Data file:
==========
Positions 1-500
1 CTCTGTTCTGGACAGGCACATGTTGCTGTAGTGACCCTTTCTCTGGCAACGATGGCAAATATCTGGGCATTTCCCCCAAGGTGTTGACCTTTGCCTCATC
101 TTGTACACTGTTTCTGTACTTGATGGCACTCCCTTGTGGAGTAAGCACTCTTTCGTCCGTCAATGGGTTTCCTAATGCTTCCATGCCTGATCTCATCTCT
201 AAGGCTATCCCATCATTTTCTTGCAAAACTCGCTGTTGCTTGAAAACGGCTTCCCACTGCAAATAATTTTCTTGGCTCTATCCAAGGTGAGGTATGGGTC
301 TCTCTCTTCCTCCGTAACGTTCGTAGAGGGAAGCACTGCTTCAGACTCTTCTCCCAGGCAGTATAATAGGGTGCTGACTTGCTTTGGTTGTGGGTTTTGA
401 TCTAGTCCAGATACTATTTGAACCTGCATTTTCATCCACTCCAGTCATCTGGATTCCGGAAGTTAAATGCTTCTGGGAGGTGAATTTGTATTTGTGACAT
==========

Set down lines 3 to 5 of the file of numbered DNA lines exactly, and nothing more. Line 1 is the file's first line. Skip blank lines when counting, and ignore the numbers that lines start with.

101 TTGTACACTGTTTCTGTACTTGATGGCACTCCCTTGTGGAGTAAGCACTCTTTCGTCCGTCAATGGGTTTCCTAATGCTTCCATGCCTGATCTCATCTCT
201 AAGGCTATCCCATCATTTTCTTGCAAAACTCGCTGTTGCTTGAAAACGGCTTCCCACTGCAAATAATTTTCTTGGCTCTATCCAAGGTGAGGTATGGGTC
301 TCTCTCTTCCTCCGTAACGTTCGTAGAGGGAAGCACTGCTTCAGACTCTTCTCCCAGGCAGTATAATAGGGTGCTGACTTGCTTTGGTTGTGGGTTTTGA